Evaluation of biogenic amines and nitrate in raw and pickled jurubeba (Solanum paniculatum L.) fruit
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The presence of biogenic amines, such as histamine and tyramine, in pickled food can cause health problems, such as allergies. However, other bioactive amines may be present and can induce some diseases. Some biogenic amines can react with nitrate and form nitrosamines, compounds harmful to human health. In this research, we qualitatively and quantitatively evaluated some biogenic amines and nitrate content in jurubeba preserved in oil or vinegar. The fruits were obtained from cultivated plants, or wild plants, or they were purchased from market. Jurubeba fruit was analyzed raw and after cooking. After thermal processing, the fruits were preserved in soybean oil or vinegar and were evaluated after 1 h and at 30, 60 and 90 days of storage. Variations in the contents of biogenic amine were found depending on the place from which the fruits were obtained, as well as depending on the type of preservative and time of storage. The nitrate levels did not exceed the established limits, mainly when preserved in vinegar, which also showed the lowest levels of biogenic amines.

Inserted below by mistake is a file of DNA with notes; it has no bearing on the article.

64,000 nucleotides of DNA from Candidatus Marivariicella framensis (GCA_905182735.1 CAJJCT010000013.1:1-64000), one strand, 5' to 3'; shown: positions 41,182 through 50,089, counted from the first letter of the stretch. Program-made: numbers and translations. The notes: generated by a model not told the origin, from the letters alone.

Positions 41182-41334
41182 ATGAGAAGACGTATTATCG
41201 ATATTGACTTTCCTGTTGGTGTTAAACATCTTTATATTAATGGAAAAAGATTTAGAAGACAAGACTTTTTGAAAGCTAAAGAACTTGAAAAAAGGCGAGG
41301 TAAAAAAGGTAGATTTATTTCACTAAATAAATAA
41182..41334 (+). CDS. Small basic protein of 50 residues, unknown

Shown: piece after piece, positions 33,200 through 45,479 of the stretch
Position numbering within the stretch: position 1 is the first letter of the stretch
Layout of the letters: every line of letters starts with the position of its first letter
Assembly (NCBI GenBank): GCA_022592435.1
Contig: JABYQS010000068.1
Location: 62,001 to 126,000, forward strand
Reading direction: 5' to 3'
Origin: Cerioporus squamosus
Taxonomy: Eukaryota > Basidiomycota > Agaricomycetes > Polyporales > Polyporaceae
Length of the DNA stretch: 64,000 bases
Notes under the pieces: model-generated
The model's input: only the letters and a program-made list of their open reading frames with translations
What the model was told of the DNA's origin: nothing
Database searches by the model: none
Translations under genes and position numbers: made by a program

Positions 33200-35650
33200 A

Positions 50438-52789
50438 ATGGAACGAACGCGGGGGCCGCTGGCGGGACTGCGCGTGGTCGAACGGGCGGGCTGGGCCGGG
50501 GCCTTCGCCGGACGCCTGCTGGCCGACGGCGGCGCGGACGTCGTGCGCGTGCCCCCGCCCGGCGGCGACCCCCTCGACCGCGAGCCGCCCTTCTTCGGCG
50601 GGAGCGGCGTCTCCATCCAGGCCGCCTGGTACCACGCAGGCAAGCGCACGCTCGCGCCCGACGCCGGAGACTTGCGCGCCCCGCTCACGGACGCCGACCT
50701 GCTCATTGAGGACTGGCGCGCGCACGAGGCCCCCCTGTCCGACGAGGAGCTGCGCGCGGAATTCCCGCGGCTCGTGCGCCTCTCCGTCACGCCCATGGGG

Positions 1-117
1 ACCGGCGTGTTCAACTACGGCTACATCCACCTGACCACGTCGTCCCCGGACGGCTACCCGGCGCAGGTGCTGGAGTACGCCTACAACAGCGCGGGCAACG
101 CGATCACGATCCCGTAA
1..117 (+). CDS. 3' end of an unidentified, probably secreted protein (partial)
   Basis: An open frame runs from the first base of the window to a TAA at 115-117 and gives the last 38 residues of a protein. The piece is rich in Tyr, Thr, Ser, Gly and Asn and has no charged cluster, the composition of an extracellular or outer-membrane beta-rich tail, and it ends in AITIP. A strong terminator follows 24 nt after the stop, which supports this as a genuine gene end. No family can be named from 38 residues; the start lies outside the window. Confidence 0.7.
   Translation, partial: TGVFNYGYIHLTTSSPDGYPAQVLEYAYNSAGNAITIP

KeywordsCooking Polyamines Nitrate Solanaceae Shelf-life UPLC
The authors gratefully acknowledge the financial support of São Paulo Research Foundation (FAPESP) for financial support of this work (Grant Nos. 2013/05644-3, 2016/22665-2) and National Council for Scientific and Technological Development (CNPq, Brazil) (Grant Nos. 478372/2013-2, 305177/2015-0).
Compliance with ethical standards
Conflict of interest
The authors declare that they have no conflict of interest.
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